Pre-operative central diabetes insipidus has been reported in 8-35% of patients affected with craniopharyngioma, and in 70-90% after surgery. The management of postoperative polyuria and polydipsia can be challenging and fluid balance needs to be closely monitored. The classical triphasic pattern of endogenous vasopressin secretion - an initial phase of symptomatic diabetes insipidus occurring 24 hours after surgery; a second phase of inappropriate vasopressin secretion potentially causing hyponatraemia; and a third phase with a return to diabetes insipidus occurring up to 2 weeks later - is often complicated by cerebral salt wasting and thirst disorders. Inadequate adrenal replacement therapy and anticonvulsant agent treatment may increase the risk of life-threatening hyponatraemia in the course of desmopressin (DDAVP) treatment. Appropriate management, in order to avoid life-threatening or disabling electrolyte disturbances, requires a good grasp of the relevant pathophysiology. We review here the pathophysiology and management of the multiple fluid disorders encountered following surgery for craniopharyngiomas.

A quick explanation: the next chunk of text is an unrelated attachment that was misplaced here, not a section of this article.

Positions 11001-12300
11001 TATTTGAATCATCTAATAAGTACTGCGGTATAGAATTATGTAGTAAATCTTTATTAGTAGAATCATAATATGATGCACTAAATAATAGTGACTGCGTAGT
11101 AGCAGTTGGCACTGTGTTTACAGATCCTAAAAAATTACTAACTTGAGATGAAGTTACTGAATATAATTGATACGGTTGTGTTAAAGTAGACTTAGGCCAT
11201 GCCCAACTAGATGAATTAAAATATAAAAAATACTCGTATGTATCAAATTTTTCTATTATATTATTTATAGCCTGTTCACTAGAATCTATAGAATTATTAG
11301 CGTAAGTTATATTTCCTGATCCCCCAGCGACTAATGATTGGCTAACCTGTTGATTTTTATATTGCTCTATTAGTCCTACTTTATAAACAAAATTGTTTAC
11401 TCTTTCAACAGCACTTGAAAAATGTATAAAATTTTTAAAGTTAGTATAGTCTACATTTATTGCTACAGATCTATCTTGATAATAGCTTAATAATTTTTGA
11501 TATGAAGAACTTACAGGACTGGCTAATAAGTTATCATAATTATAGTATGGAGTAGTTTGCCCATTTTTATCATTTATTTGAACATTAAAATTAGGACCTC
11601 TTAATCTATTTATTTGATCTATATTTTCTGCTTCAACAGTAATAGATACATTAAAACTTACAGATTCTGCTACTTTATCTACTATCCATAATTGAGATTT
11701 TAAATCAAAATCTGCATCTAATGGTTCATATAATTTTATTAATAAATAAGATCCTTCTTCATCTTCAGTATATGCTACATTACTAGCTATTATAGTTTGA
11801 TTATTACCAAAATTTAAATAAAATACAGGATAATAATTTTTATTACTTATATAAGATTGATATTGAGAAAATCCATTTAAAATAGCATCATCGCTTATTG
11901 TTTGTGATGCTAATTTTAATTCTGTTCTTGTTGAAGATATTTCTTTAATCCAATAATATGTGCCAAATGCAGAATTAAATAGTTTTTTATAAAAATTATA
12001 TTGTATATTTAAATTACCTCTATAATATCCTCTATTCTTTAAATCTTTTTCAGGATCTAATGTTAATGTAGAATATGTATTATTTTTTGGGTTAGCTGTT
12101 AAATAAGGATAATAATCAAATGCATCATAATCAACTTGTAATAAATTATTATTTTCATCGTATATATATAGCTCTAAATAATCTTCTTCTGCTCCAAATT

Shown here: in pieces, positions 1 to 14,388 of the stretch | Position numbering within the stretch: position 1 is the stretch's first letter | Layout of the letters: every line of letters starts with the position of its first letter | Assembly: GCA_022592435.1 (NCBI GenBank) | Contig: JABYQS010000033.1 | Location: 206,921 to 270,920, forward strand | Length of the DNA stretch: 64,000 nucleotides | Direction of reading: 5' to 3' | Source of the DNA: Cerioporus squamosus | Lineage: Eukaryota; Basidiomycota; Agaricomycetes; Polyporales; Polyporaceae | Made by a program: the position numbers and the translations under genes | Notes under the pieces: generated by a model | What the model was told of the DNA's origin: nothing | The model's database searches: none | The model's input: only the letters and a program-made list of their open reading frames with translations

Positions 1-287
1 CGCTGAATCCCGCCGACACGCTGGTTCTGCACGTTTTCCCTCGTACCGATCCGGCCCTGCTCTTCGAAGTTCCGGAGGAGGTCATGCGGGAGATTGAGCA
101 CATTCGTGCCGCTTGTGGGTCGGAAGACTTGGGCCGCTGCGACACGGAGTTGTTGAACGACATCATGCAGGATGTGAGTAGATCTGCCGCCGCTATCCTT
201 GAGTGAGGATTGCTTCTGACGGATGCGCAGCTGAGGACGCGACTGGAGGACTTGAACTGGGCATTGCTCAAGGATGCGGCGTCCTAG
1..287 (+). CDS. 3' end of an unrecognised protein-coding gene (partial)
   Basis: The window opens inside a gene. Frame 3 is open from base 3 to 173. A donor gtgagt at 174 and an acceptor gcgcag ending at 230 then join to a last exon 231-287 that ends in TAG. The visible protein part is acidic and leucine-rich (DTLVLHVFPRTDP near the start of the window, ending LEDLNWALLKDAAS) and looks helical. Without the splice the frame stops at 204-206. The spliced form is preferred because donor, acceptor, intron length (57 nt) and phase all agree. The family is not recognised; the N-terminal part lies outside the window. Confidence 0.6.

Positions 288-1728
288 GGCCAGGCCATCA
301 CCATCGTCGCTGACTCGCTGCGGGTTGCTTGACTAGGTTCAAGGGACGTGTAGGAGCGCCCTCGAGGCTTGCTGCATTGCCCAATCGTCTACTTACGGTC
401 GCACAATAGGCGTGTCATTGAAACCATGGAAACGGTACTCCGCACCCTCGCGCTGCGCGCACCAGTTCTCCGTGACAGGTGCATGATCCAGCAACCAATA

|Number of pages||9|
|Journal||Journal of Pediatric Endocrinology and Metabolism|
|Issue number||SUPPL. 1|
|Publication status||Published - 2006|
- Surgical complications
ASJC Scopus subject areas
- Pediatrics, Perinatology, and Child Health